ASP.NET MVC Model Binding Example

Scott does an excellent job in his introduction blog post to the new features in the ASP.NET MVC beta release. The Model Binder support is an excellent feature for which I wanted to put forth a simple example. 

In essence, Model Binding allows you to pass an object into your controller methods rather than be required to pass the values of each property for your model that you intend to set within your Controller method. In retrospect, that description sounds pretty harsh and confusing, doesn't it? For now I'll spare you an introduction to Model Binding, Scott's already done an excellent job of that via these two posts

For this example I'll continue with Scott's Person class example. I'll have my Controller method, which takes instances of Person classes. The code below contains all of the Controller and Person Model code for this form-posting scenario. Pay special attention to the Save method, as it demonstrates usage of Model Binding; an instance of the Person class is passed into this method via a parameter named person


using System;
using System.Collections.Generic;
using System.Linq;
using System.Web;
using System.Web.Mvc;
using System.Web.Mvc.Ajax;
namespace LearningMvcBeta
    namespace LearningMvcBeta.Controllers
        public class PeopleController : Controller
            public ActionResult Create()
                return View();
            public ActionResult Save(Person person)
                return View(person);
    public class Person
        public string FirstName { get; set; }
        public string LastName { get; set; }
        public Address Address { get; set; }
    public class Address
        public string Street { get; set; }
        public string City { get; set; }
        public string State { get; set; }


Then (this is the part I think most examples won't be as clear on as I'm trying to be herein) I'll create my Create view HTML code. This will present the user with a form. Take note, the Person class parameter from the Save method above is named person, so the names of the HTML text elements have to be in the person.PropertyName format. If I'd named the Person parameter p, I'd want to name the HTML text elements using the p.PropertyName format.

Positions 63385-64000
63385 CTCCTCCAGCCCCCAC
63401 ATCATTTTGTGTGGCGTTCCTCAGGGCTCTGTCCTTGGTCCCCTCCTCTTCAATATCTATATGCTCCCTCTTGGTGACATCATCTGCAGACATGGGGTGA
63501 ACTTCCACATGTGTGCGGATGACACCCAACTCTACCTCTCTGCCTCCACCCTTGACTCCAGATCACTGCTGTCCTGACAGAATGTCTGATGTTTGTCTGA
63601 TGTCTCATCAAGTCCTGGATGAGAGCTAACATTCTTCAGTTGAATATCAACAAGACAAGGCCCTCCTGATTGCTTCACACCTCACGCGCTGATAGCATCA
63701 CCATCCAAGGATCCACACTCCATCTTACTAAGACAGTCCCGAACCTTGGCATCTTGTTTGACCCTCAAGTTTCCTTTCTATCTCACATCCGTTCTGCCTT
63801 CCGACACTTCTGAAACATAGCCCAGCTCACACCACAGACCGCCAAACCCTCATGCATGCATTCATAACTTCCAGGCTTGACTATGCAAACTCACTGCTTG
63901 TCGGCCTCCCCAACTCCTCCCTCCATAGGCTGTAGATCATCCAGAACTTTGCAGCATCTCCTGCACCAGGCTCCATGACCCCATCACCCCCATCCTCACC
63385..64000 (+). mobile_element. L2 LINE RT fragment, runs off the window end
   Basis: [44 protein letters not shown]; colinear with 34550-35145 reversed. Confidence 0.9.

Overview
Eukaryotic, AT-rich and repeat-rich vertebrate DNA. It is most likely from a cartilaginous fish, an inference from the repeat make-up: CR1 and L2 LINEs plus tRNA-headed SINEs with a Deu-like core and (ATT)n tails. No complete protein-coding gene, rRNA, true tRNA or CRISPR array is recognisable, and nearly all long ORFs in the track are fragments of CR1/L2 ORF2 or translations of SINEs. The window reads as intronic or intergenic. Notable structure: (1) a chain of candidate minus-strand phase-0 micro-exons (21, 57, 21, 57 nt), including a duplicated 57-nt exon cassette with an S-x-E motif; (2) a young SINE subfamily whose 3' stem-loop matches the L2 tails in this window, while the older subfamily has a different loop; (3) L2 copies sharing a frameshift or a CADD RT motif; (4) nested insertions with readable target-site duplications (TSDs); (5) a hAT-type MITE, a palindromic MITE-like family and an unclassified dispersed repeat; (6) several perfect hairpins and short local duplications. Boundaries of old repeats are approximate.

Your Name
            First Name 
            Last Name 
        Your Address


The image below is a screenshot I took of my debugger while testing this code with sample data. This is really powerful stuff - the child Address object defined by the instance of this Person class is sent in as well as was the First and Last name properties, because the Model Binding support trickles down the object graph!

Using the nomenclature MVC expects in your HTML form elements results in Model Binding automatically figuring out how to map the HTML form values to the parameter's properties just before the resulting object is fed into the controller method. 

This is one of my favorite new features of ASP.NET MVC, for sure. Thanks a lot, ASP.NET MVC overlords!

Update: Sorry if you've tried to find this post and received an Index out of range error. The syntax highlighter I've been using seems to have pooped the bed. So, I had to make a few changes to the supporting code and I think all's well now. 

Brady Gaster
Hi! I'm a christian dad who lives near Seattle, where I work with the talented folks at Microsoft to create compelling demonstrations for conferences that instruct and inspire developers who want to party in the cloud.